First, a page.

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"Jonny Magic and the Card Shark Kids" Review

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TitleJonny Magic and the Card Shark Kids
AuthorDavid Kushner
Skill Levelany
ProsCovers poker and specifically the 2004 World Series of Poker from the perspective of the players with a Magic: The Gathering background.
ConsLess than a quarter of the book is about poker. Jonny Magic is initially a Magic: The Gathering player, then a blackjack card counter, and finally a poker player.

Table of Contents
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xiPrelude: The New High Rollers
3Dawn of the Dork1
13Geek Poker2
21The Magic Bullet3
37Jersey Kids Vs Dead Guys4
91Jonny Magic7
113The Card Shark Kids8
135Send In The Clowns9
159The Final Table11
173The Only Game In Town12
185Appendix A: Magic: The Gathering Basics
189Appendix B: Texas Hold Em Poker Basics
193Appendix C: Blackjack Basics
215Author's Note

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Jonny Magic and the Card Shark Kids is the success story of a bullied nerd who transforms himself into a winner. Jon Finkel grew up in New Jersey but finds himself even more of an outcast when his family relocates to England. He stumbles into a game store where people are playing Magic: The Gathering and is instantly hooked. When the family returns to the U.S., Finkel enters a contest where his skill in the card game nets him eighth place and a $1,000 prize in the Junior Division. With the help of other fanatical Magic friends, he continues to improve until he is the best player in the world in 2000.

Even the top Magic players can't make that much money, however, so after dropping out of college, he joins a blackjack card counting team and rakes in large amounts of money until he's been banned by too many casinos to continue.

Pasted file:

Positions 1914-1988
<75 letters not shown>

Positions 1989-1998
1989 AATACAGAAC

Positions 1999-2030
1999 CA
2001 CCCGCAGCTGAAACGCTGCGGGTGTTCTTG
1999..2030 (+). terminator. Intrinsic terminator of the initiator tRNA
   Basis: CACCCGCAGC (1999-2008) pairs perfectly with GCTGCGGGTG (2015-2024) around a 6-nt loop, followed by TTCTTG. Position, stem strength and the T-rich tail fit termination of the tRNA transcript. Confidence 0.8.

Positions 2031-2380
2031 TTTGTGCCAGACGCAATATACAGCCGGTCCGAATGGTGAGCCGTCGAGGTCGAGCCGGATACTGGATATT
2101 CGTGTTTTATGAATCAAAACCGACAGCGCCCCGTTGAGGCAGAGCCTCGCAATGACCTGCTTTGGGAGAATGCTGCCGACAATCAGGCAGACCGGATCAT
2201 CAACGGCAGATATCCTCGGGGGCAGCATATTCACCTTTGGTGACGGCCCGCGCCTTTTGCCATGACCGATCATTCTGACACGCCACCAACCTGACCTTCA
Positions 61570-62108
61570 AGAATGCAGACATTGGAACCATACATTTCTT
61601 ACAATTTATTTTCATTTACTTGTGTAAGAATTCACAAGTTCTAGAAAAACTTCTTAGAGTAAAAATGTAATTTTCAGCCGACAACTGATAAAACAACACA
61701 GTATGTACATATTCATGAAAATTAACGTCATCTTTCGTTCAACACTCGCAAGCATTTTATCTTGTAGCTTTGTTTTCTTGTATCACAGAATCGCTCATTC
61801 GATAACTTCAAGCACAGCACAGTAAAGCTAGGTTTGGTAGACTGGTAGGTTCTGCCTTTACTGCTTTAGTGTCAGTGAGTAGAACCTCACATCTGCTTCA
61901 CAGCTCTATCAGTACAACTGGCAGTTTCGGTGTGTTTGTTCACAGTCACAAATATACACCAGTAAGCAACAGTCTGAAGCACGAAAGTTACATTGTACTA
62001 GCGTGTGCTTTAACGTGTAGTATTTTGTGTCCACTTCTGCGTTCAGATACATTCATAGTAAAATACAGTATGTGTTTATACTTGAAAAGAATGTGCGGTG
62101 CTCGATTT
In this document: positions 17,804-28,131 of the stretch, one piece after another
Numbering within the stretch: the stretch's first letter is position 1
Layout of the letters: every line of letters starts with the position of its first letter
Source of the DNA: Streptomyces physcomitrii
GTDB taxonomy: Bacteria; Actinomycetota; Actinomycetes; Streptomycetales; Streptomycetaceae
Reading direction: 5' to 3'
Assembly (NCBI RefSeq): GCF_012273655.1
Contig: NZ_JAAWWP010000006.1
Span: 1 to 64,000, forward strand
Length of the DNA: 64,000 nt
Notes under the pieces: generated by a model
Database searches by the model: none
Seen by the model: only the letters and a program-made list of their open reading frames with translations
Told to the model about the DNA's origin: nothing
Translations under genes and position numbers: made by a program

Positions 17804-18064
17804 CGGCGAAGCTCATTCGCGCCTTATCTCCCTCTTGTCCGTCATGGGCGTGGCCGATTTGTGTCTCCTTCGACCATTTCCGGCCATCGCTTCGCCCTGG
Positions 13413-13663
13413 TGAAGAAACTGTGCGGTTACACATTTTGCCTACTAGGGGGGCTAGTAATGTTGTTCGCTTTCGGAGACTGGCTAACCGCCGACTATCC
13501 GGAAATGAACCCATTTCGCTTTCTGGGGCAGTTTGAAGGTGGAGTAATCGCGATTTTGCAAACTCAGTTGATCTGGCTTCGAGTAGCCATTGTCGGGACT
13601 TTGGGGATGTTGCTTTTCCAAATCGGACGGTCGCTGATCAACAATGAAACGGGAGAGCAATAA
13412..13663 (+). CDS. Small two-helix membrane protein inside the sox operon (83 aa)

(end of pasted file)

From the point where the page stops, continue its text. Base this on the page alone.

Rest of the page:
Here he follows in his friend David Williams's footsteps. Despite being two years younger than Finkel, Williams has found poker first. In 2004 however, Finkel and Wiliams are both ready to take their first crack at the pinnacle of poker, the $10,000 buyin World Series of Poker Main Event.

Finkel's own run in the tournament is short, but Williams runs deep, outlasting numerous other players who were also Magic: The Gathering players first. In the end, Greg Raymer becomes the worthy champion, but Williams collects a healthy $3,500,000 for his runner-up finish.

Overall, this is an inspirational book for nerds and game players. Despite covering Magic, blackjack, and poker, it contains almost no useful strategy advice, making it a very easy read. Instead, it shows how these three worlds intersected, especially for young players, during the turn of the 21st century.

Poker fans will wish that Finkel had continued improving his Hold 'Em skills so more of the book could have been about poker, but after a couple of small successes in 2005 (a second place finish in a Circuit event early in the year followed by a decent cash in the WSOP Main Event), he seems to have stopped playing tournament poker. He continued to be a top ten Magic player in several years until 2017.

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